In 1991, a business analyst predicted that the Trump Taj Mahal would soon fail, and he then lost his job; the analyst sued Trump for allegedly having an unlawful role in the firing, and that matter was settled confidentially out of court. [108] After a helicopter crashed, killing three executives of his New Jersey hotel casino business, Trump sued the manufacturers. [109] That case was dismissed. [110] Trump Plaza was fined $200,000 by the New Jersey Casino Control Commission for moving African-American and female employees away from a racist and sexist gambler to accommodate him, but Trump was not evidently investigated, nor held personally liable, and said he would not even recognize that gambler. [111] In 1991, Trump's father, Fred Trump, made an unlawful loan to Trump's Castle to help it make a mortgage payment, and the casino was required to pay a $30,000 fine, but his son was not penalized. [112]

In 1993, Trump sued his business partner Jay Pritzker for allegedly collecting excessive fees, and the matter was settled. [113] [114] [115] Boarding house owner Vera Coking sued for damage during construction of an adjacent casino, and later dropped the suit against Trump while settling with his contractor; she also prevailed against Trump and other developers in an eminent domain case. [116] [117] [118]

In 1997, Trump and rival Atlantic City casino owner Stephen Wynn engaged in an extended legal conflict during the planning phase of new casinos Wynn had proposed to build, and the cases were settled. [119] [120] [121]


In 2000, Trump was charged with lobbying for government rejection of proposed casinos that would compete with his casinos, and he paid $250,000 to settle resulting fines. [122] [123] The charges related to a proposed Native American-run casino in the Catskills, New York, which would have competed with three of Trump's casinos in Atlantic City. [124]

When the Securities and Exchange Commission charged one of his companies with poor financial reporting, Trump's attorney said the culprit had been dismissed, and that Trump had personally been unaware of the matter. [125] [126] [127] Following litigation with Leona Helmsley that started in the 1990s regarding control of the Empire State Building, [128] [129] Trump in 2002 sold his share in that building to rivals of Helmsley's. [130] [131]

In 2004 Trump sued former business partner Richard Fields for allegedly saying he still consulted for Trump. Fields counter-sued, [132] [133] [134] [135] and the lawsuit was dismissed. [136]

The town of Palm Beach, Florida fined Trump for building an 80-foot (24-meter) pole for the American flag at his Mar-a-Lago property. Trump then sued, and a settlement required him to donate $100,000 to veterans' charities, while the town agreed to let him enroll out-of-towners in his social club and permitted a 10-foot shorter flagpole elsewhere on his lawn. [137]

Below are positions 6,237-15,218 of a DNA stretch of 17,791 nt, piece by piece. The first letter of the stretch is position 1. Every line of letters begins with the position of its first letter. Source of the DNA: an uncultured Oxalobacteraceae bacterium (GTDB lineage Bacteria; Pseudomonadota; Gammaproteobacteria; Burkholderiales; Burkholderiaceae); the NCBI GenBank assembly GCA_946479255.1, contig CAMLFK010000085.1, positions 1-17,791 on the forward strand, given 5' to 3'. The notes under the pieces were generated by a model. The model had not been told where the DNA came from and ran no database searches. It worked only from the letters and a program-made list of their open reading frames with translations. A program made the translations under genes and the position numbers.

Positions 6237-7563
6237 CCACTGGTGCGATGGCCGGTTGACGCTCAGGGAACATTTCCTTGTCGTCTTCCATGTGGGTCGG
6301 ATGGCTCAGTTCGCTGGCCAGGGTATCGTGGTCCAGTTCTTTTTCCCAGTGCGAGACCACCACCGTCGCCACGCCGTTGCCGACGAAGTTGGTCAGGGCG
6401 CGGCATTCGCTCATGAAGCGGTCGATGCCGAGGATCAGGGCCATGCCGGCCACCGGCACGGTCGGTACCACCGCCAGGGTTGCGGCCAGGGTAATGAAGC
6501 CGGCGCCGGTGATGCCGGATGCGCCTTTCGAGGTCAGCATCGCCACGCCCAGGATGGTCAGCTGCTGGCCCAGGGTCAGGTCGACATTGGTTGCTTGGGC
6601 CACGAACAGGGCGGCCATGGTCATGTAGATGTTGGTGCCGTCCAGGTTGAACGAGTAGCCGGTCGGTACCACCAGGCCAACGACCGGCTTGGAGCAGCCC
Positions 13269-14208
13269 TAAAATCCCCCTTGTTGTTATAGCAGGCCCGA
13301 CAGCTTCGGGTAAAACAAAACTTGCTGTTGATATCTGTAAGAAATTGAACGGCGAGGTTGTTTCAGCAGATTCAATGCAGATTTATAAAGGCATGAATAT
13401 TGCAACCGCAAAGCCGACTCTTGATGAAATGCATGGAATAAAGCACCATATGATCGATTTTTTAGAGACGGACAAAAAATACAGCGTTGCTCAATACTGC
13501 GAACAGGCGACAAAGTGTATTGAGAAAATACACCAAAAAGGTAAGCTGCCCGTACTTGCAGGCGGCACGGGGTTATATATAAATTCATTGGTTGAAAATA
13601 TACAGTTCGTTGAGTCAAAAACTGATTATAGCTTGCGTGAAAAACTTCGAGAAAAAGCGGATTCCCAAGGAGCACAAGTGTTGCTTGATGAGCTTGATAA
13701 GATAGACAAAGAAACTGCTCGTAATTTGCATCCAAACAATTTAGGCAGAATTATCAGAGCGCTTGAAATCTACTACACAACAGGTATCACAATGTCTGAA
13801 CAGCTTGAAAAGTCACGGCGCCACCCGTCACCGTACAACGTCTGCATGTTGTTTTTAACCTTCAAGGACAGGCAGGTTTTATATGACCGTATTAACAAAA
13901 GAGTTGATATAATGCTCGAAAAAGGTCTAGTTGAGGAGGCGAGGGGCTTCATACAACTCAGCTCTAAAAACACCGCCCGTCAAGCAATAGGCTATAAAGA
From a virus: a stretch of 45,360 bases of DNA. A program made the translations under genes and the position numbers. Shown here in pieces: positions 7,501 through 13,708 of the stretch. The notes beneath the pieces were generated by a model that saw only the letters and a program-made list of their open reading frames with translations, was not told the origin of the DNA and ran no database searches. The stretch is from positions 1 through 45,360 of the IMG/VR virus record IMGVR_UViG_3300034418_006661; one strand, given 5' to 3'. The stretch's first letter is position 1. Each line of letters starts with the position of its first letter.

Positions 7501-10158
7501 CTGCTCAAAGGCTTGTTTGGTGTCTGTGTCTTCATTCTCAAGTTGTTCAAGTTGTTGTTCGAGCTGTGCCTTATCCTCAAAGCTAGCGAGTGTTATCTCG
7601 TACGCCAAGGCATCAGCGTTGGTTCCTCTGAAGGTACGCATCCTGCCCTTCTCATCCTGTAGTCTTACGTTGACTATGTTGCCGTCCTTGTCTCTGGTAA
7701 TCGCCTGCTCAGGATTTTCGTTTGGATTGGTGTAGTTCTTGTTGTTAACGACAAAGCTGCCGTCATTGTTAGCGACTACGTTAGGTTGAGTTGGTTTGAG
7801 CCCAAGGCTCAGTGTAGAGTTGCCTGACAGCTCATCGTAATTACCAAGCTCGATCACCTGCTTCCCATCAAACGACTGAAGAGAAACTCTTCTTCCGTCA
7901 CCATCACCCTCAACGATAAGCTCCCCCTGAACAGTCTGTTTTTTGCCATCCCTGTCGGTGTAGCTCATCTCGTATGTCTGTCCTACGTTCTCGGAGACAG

When the California city of Rancho Palos Verdes thwarted luxury home development on a landslide-prone area owned by Trump, he sued, [138] and the city agreed to permit extensions for 20 more proposed luxury homes. [139] [140]

Trump sued a law firm he had used, Morrison Cohen, for using his name, for providing news links at its website, and for charging excessive fees, [141] after which the firm halved the fees, and the court ruled that the links were allowable. [142]

In 2009, Trump was sued by investors in the canceled Trump Ocean Resort Baja Mexico; [143] Trump said he had merely been a spokesperson, [143] [144] and he settled the lawsuit for an undisclosed amount. [145]

In 2004, the Trump Organization licensed the Trump brand to a hotel and condo project in Fort Lauderdale scheduled to open in 2007, [146] but delays in construction and the bursting of the U.S. real estate bubble led Trump to withdraw his name from the deal in 2009, [146] after which the project defaulted, investors sued, [147] and Trump was caught in the ongoing lawsuits because he had participated in advertising. [146] [148]

Trump personally guaranteed $40 million to secure a $640 million loan for Trump International Hotel and Tower in Chicago. When Deutsche Bank tried to collect it, Trump sued the bank for harming the project and his reputation, [149] and the bank agreed in August 2010 to extend the loan term by five years. [150]


In 2015, Trump's claim that the Scottish Government improperly approved a wind-farm project near his golf course and planned hotel was rejected by the Supreme Court of the United Kingdom, following a lengthy legal battle. [151]

In July 2015, Trump sued the former Miss Pennsylvania, Sheena Monnin, after she alleged that the Miss USA 2012 pageant was rigged. [152] A federal judge upheld the settlement, obliging her to pay Trump $5 million. [152] [153] [154]

Trump sued Palm Beach County, alleging that the county had pressured the FAA to direct air traffic over Trump's Mar-a-Lago club and estate. [155] He also sued chefs Geoffrey Zakarian and José Andrés; the latter said there was no merit in Trump's allegation that the chef backed out of a deal at the Old Post Office Pavilion. [156] [157] [158] [159]

Trump sued the town of Ossining, New York, over the property tax valuation on his golf course there, [160] [161] after separately being sued for modifying a drainage system that allegedly damaged a library, public pool, and park facilities. [161]

Summer Zervos, who is one of the women stating that Trump groped her, is suing him for defamation. [162]